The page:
Adoption Needs

This was originally found on Adoption Today

Stack of Kids-Resized

This past November, National Adoption Month specifically focused on the needs of older youth in foster care awaiting adoption. With over 100,000 children in foster care currently waiting to be adopted and over 20,000 young adults exiting the foster care system without a permanent family connection, it is a laudable goal to expand efforts towards connecting children with a safe, healthy and permanent family. It is critical also to ensure that the children and families who do come together through adoption are provided with the ongoing post adoption supports they need in order to thrive.

When we consider permanency in adoption, we must reflect on this with the understanding that permanency is not achieved simply through a court decree that says ‘finalized’. The impact of adoption is lifelong, with different needs and issues that may arise at various points. Each individual and family will live their adoption experience uniquely; but one shared aspect is that every family can benefit from a connection to quality supports. Although we often associate the need for pre and post adoption services as more relevant to older child adoptions and special needs adoptions, the reality is, every adoption has needs that will manifest themselves throughout the lifespan. They may vary in degree and intensity, in part based on the experiences that preceded the adoption, but they are not specific to a certain type of adoption.

When we expand the conversation to consider pre and post adoption services and supports as relevant to all types of adoption, we are better poised to think about how the adoption experience is both individual and universal. It is an experience that arises out of a loss for all connected to it; the loss may be embedded in abuse and neglect, poverty, a lack of resources, an inability to benefit from current medical technologies or the many other paths that lead one to the destination of adoption. It is important to be realistic that the grief from this loss will never entirely go away and it is normal to allow space for its expression, and important to validate its presence.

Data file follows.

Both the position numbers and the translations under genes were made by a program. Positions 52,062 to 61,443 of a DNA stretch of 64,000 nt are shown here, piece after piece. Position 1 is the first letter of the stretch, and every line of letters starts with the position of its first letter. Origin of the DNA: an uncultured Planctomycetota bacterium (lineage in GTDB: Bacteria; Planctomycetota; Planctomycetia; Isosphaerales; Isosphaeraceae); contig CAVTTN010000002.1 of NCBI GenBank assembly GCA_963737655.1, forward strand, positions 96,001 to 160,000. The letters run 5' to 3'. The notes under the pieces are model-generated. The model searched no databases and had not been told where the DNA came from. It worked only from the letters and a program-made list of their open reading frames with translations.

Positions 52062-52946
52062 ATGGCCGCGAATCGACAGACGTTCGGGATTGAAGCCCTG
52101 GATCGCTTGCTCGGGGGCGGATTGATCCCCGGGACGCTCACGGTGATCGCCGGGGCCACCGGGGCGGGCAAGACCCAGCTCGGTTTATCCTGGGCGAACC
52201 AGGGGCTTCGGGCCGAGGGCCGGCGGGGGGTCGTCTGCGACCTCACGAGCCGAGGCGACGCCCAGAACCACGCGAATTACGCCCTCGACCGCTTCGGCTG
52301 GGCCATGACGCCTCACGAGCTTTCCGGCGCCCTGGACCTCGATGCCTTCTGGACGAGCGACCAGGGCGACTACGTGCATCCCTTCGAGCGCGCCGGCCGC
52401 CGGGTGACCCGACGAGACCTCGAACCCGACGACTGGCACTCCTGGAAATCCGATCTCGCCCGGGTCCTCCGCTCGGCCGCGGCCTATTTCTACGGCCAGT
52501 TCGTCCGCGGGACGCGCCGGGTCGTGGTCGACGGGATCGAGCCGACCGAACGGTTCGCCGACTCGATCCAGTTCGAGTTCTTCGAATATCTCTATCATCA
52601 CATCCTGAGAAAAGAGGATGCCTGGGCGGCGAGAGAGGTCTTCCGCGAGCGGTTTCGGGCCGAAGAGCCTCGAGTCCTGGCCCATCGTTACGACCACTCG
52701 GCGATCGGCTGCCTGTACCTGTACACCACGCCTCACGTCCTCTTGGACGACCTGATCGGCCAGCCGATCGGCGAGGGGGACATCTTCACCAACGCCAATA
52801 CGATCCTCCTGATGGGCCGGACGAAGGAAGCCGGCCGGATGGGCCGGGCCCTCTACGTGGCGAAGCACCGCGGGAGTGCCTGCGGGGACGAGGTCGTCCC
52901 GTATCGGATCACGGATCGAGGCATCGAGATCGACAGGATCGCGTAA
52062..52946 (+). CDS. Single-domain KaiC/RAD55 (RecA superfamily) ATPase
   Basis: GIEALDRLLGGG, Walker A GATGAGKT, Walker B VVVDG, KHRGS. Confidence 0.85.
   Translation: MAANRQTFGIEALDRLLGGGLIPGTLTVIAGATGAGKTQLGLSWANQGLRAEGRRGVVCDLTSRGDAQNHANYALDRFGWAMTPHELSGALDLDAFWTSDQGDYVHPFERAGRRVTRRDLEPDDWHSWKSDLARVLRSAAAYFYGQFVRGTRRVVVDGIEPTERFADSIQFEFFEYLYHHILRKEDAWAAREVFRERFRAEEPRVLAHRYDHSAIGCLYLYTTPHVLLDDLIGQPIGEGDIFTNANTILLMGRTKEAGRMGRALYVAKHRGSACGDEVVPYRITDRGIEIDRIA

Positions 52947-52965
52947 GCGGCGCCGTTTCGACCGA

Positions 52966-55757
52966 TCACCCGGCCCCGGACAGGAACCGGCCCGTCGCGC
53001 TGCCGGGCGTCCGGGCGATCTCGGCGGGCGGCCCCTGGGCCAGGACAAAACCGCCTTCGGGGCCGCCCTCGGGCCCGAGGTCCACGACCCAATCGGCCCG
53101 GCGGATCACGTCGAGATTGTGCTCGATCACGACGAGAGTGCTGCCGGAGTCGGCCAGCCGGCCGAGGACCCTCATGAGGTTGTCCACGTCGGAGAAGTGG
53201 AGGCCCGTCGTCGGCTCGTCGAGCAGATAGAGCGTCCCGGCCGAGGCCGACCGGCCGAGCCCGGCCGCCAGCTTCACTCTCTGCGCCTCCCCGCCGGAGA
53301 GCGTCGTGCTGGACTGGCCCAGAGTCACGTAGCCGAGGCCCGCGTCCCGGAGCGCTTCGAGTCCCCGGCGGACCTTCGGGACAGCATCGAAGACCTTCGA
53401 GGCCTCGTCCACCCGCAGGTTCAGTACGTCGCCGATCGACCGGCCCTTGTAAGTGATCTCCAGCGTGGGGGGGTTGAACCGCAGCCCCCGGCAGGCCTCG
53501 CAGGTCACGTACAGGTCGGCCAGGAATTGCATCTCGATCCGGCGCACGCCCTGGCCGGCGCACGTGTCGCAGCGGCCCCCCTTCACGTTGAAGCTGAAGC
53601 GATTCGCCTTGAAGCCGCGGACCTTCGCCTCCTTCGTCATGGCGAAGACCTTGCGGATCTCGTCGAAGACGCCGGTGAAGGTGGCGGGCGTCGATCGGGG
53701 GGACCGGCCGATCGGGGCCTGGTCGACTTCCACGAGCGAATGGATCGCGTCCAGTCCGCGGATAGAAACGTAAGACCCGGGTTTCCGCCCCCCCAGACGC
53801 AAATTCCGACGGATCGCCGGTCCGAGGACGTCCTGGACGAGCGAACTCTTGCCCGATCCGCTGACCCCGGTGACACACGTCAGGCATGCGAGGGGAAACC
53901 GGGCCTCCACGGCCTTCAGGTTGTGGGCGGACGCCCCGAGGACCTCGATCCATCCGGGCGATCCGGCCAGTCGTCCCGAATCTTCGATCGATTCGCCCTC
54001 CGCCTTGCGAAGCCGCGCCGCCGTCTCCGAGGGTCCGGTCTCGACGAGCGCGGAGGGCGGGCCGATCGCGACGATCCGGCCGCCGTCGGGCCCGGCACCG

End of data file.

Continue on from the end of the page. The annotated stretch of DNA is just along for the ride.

The adoption experience also must be embedded in honesty and openness. We know this from research and the lived experience that maintaining connections between birth and adoptive families is beneficial for the extended family of adoption, in particular the child. Similarly, if trust is to develop between family members, it is important to be honest, especially with the child, about their history. While we all can agree that these are concepts that are important to strive for, they can be hard to put into practice. For families that have the right knowledge in place before adoption, and the supports necessary afterwards, it is far more likely that they will be able to navigate these connections in a healthy and child focused manner.

Adoption is ultimately an identity. And while no one identity will ever be the same, there are commonalities. The adoption identity has been shaped by many factors. There is a history to adoption that impacts how it continues to be lived. There are portrayals of adoption that fuel stereotypes and stigmas, and these impact the practices and policies that guide adoption, as well as how we individually view ourselves and hold our adoption experience. The adoption identity is always a blending, of families, cultures and traditions. Balancing these different elements, and arriving at our unique place in this shared identity of adoption, can be eased when there is a bridge in place to supports throughout the lifespan.

One thing that is certain is that adoption is a permanent part of any person’s identity; because of this, it is up to us as a community to ensure that adoption is never conceived as the end game. Permanency is important because all children deserve to be raised by safe, loving, and permanent families. But when the adoption happens, and no matter how it happens and what the unique circumstances are, it really is just the beginning. Let’s make sure we are all working towards having the right supports in place to build paths to permanency and to see it endure.